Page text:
Blog

Announcement of the 2018 grants by MAT

The Mediterranean Archaeological Trust (MAT) is pleased to announce that it awarded 22 grants to the following worthy projects in 2018:

  1. A Deposit of Obsidian Nodules in the Protopalatial Palace at Malia (Crete) – Lead Researcher: Dr Maud Devolder. For more information about the project, click here; for more information about the Lead Researcher, click here.
  2. Defining the Occupation at the hill of Sant’Ippolito (Sicily) during the Bronze Age; Integrating Archeometric Analyses with New Radiocarbon Dates – Lead Researcher: Mr Gianpiero Caso.
  3. Foodways in Ancient Olynthos: Agricultural Practices, Diet and Land Use in Classical Greece – Lead Researcher: Dr Evi Margaritis.
  4. Grinding Implements from the Earliest Farming Communities in Greece: The Assemblage of the Neolithic Site of Pontokomi-Souloukia – Lead Researcher: Dr Anna Stroulia.
  5. Knossos Neolithic Publication Project (KNPP) – Lead Researcher: Dr Valasia Isaakidou.
  6. Long Time, No See: Land Reclamation and the Cultural Record of Central-Western Thessaly, Central Greece (LTNS) – Lead Researcher: Dr Athanasia Krahtopoulou. For more information about the Lead Researcher, click here or here.
  7. Middle Stone Age Behavioural Diversity along the South-East Mediterranean Littoral: Evidence from Excavations at Haua Fteah Cave in Libya – Lead Researcher: Dr Sacha Claire Jones. For more information about the Lead Researcher, click here.
  8. Preparation of publication of ‘The National Archaeological Museum, Athens: Finds from the 1896 – 9 Excavations at Phylakopi, Melos, Cyclades, Greece’ – Lead Researcher: Dr Robin Barber.
  9. Revealing the Potters of Petsas House, Mycenae – Lead Researcher: Dr Lynne Kvapil.
  10. Socio-political Complexity in Sicilian Early Bronze Age: The Case Study of Castelluccio (3rd Millennium BC) – Lead Researcher: Ms Anita Crispino. For more information about the Lead Researcher, click here.
  11. Staters and Obols of Zakynthos – A General Overview of the Most Important Coin Collections – Lead Researcher: Ms Anne Versloot. For more information about the project, click here.
  12. The Archaic Cemetery of Motya. Vol. 1. Final Report of five excavation seasons (2013-17) undertaken by the University of Palermo expedition on the Island of San Pantaleo, Marsala (Sicily) – Lead Researcher: Dr Paola Sconzo. For more information about the project, click here; and for more information about the Lead Researcher, click here.
  13. The Cave of Euripides in Salamis: The Mycenaean Period – Lead Researcher: Dr Cristina Marabea. For more information about the Lead Researcher, click here.
  14. The Early Bronze Age Ceramic Roofing Tiles from Zygouries, Greece – Lead Researcher: Dr Kyle Jazwa. For more information about the Lead Researcher, click here.
  15. The Early Bronze Age Ground Stone Tool Assemblage of Mishmar Ha’emeq, Jeezrael Valley, Israel – Lead Researcher: Dr Danny Rosenberg.
  16. The First Mycenaeans in South Central Crete: Highlighting The Necropolis at Kalyvia Near Phaistos – Lead Researcher: Dr Santo Privitera.
  17. The Middle and Late Bronze Age Pottery from the Settlement and the Tombs on the Acropolis of Thorikos (Excavations of Jean Servais): Study and Final Publication of the Finds – Lead Researcher: Dr Margarita Nazou. For more information about the Lead Researcher, click here.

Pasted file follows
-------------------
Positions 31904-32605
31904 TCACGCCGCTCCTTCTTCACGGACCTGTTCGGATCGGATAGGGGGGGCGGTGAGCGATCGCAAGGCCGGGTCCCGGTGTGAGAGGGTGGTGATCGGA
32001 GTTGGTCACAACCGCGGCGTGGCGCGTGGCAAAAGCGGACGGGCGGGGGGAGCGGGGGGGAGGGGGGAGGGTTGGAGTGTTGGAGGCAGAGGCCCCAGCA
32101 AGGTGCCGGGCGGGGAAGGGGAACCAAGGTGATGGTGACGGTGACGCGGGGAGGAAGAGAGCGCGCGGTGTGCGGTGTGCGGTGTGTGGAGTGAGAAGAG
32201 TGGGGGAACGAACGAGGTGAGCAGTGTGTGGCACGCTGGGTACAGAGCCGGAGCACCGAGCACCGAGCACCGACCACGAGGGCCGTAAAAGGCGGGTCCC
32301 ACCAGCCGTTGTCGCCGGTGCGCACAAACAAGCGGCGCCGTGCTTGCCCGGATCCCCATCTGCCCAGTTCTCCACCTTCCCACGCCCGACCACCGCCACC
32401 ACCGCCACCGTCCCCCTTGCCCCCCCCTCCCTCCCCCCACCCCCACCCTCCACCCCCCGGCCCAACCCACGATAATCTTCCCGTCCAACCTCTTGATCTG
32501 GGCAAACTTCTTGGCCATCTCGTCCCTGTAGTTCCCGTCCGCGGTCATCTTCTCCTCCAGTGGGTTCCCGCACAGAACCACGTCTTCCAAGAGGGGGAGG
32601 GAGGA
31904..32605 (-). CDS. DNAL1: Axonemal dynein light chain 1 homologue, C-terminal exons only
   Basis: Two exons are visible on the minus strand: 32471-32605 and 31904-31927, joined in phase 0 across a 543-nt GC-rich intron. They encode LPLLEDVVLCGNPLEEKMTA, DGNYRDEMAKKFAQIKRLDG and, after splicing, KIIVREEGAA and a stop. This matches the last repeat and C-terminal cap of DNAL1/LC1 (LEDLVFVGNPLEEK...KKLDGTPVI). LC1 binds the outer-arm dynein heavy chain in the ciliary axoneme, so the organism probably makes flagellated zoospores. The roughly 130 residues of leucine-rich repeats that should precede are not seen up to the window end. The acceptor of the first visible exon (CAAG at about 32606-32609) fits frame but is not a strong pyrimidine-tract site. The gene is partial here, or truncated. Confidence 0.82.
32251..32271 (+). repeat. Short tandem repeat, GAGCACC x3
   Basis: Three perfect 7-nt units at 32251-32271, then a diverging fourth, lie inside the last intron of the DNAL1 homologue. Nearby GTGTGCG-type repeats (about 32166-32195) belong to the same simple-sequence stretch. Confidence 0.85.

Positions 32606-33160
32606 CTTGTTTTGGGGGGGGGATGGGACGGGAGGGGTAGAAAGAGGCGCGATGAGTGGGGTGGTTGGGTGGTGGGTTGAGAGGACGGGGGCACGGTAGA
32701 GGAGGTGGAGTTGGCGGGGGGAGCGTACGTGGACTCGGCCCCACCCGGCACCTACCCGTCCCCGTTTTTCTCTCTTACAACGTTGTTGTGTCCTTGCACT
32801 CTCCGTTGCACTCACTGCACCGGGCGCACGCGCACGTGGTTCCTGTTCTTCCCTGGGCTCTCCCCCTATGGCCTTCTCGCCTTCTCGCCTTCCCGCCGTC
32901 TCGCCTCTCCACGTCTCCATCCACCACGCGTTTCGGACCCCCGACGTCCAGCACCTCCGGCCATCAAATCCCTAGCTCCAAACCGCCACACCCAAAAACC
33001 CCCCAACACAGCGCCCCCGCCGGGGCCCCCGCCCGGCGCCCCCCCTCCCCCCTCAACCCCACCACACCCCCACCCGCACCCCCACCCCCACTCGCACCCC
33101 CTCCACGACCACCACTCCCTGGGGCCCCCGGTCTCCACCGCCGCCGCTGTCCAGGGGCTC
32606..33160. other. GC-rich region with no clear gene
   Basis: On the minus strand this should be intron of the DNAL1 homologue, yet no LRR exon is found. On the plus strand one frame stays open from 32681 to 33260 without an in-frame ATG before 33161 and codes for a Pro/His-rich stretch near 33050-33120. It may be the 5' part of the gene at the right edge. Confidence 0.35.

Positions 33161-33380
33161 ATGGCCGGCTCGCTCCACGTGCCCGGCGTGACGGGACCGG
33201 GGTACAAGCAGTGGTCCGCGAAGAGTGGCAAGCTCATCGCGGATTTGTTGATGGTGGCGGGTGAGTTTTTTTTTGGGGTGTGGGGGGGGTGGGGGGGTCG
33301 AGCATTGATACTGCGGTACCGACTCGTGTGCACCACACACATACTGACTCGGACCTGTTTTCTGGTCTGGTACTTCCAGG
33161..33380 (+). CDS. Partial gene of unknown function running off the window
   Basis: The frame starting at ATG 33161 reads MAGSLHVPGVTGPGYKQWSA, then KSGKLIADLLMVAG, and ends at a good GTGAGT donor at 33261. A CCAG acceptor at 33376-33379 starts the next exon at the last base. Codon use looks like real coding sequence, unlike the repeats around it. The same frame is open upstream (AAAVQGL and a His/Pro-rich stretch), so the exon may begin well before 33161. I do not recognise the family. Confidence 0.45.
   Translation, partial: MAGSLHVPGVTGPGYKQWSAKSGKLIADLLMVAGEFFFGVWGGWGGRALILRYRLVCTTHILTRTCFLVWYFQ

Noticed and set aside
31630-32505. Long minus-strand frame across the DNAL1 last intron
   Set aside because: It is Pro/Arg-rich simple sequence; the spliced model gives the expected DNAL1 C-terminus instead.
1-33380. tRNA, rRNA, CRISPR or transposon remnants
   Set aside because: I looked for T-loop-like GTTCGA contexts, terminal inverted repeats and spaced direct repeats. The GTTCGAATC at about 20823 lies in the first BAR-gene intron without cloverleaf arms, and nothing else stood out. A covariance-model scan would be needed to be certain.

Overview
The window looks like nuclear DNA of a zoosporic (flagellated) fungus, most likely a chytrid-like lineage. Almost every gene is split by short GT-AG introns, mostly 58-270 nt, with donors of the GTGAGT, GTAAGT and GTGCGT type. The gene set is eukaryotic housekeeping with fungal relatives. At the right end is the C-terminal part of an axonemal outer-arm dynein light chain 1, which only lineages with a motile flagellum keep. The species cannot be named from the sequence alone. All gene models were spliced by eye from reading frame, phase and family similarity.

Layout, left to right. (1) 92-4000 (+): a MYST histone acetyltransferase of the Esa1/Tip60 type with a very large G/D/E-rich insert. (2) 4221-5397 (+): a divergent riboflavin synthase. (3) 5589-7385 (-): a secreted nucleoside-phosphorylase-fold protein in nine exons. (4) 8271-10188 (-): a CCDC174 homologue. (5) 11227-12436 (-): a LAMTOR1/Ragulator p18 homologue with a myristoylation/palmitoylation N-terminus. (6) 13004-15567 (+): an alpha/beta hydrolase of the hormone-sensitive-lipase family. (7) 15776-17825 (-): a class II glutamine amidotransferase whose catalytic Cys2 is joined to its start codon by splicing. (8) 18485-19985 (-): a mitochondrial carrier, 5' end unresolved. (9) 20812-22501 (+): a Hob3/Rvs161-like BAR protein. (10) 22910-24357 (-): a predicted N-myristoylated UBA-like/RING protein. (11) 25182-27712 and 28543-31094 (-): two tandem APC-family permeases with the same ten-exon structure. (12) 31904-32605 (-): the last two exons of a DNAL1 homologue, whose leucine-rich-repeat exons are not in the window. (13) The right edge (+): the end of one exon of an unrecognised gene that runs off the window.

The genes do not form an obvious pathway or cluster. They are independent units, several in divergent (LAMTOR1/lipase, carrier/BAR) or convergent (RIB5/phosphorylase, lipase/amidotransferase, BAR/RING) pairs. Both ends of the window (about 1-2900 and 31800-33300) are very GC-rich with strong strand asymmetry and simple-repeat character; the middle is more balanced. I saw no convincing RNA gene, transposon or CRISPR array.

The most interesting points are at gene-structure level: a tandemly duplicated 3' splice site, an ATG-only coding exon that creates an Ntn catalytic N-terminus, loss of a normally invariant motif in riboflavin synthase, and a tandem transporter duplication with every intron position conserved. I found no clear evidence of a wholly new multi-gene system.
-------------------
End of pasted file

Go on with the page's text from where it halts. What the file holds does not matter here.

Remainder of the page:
18. The Middle Bronze Age at Zincirli Höyük (Turkey): Study and Publication of the Ceramic Assemblage from Area 2 – Lead Researcher: Dr Sebastiano Soldi. For more information about the project, click here, and for more information about the Lead Researcher, click here or here.
  19. The North Cemetery at Ayios Vasilios, Laconia: The History of an Early Mycenaean Cemetery – Lead Researcher: Dr Vasco Hachtmann.
  20. The Zooarchaeological Material of Thorikos Mine 3 – Lead Researcher: Dr Stefania Michalopoulou.
  21. Third Season of Study of the Wall Paintings from Mycenaean Thebes (1998 excavations) – Lead Researcher: Mr Nikos Sepetzoglou.
  22. Utilization of Living Space in Early Bronze Age Sicily: Results of an Interdisciplinary Study in Santa Febronia (Italy) – Lead Researcher: Dr Roberta Mentesana. For more information about the Lead Researcher, click here.

Congratulations to all our grantees.

Featured work (2017): Study and publication of wall paintings from Mycenaean Thebes (1998 excavations)

Our aim is to study and publish a unique assemblage of wall paintings from Mycenaean Thebes (Spourlis Plot). Our work began in 2016 and out of the 3055 fragments we have been able to identify chariots with female charioteers, female and male individuals, architectural features and lengthy decorative bands and zones. Their study will throw new light to the Mycenaean painting and the Palatial site of Thebes.

Due to the limited corpus of Mycenaean wall paintings from palatial Thebes, it is the first time we may draw conclusions to the local iconographic ‘repertoire of power’, in close parallels with the near-by Orchomenos and even the site of Tiryns at Argolid. Our work, apart from throwing light to the art of the brush of the Mycenaean painter, will allow us to comment on the political and economic aspects of the evidently magnificent, yet hidden and understudied due to modern building construction, Mycenaean Thebes.

The generous funding from MAT allowed our team to work on the fragments at the premises of the Thebes Museum by covering transportation and subsistence costs, to work on them digitally at Athens and finally to create the suggested reconstruction drawings. Without the grant, the fragments would be only partially studied to this day.

Sepetzoglou_photo_for_MAT_web_1
Our workbench at Thebes Museum laboratory (photo: Angelos Papadopoulos).
Sepetzoglou_photo_for_MAT_web_2
One of the chariots (suggested reconstruction drawing: Nikos Sepetzoglou, 2017)

For further information, please contact the visual artist on the project, Mr Nikos Sepetzoglou, at nsepetzoglou@yahoo.gr. The Project Director was Dr Elena Kountouri and Dr Angelos Papadopoulos provided archaeological expertise.

Featured work (2017): Socio-political complexity in Sicilian Early Bronze Age

Socio-political complexity in Sicilian Early Bronze Age: the case study of Castelluccio (3rd millennium BC)

Castelluccio (Noto, Siracusa, Sicily) is the eponymous site of the Sicilian Early Bronze Age culture. The cultural assemblage found during the excavations, carried out by Paolo Orsi on the necropolis in 1890, has become fundamental for the interpretation of this period of prehistory in Sicily. The exploration guided by Giuseppe Voza in 1992 brought to the discovery of the settlement itself.

The project aims to the publication of the artifacts in order to ascertain the emergence of a socio-political complexity in the native communities. In Castelluccio there certainly was a sort of hierarchical structure comparable to the emerging chiefdoms.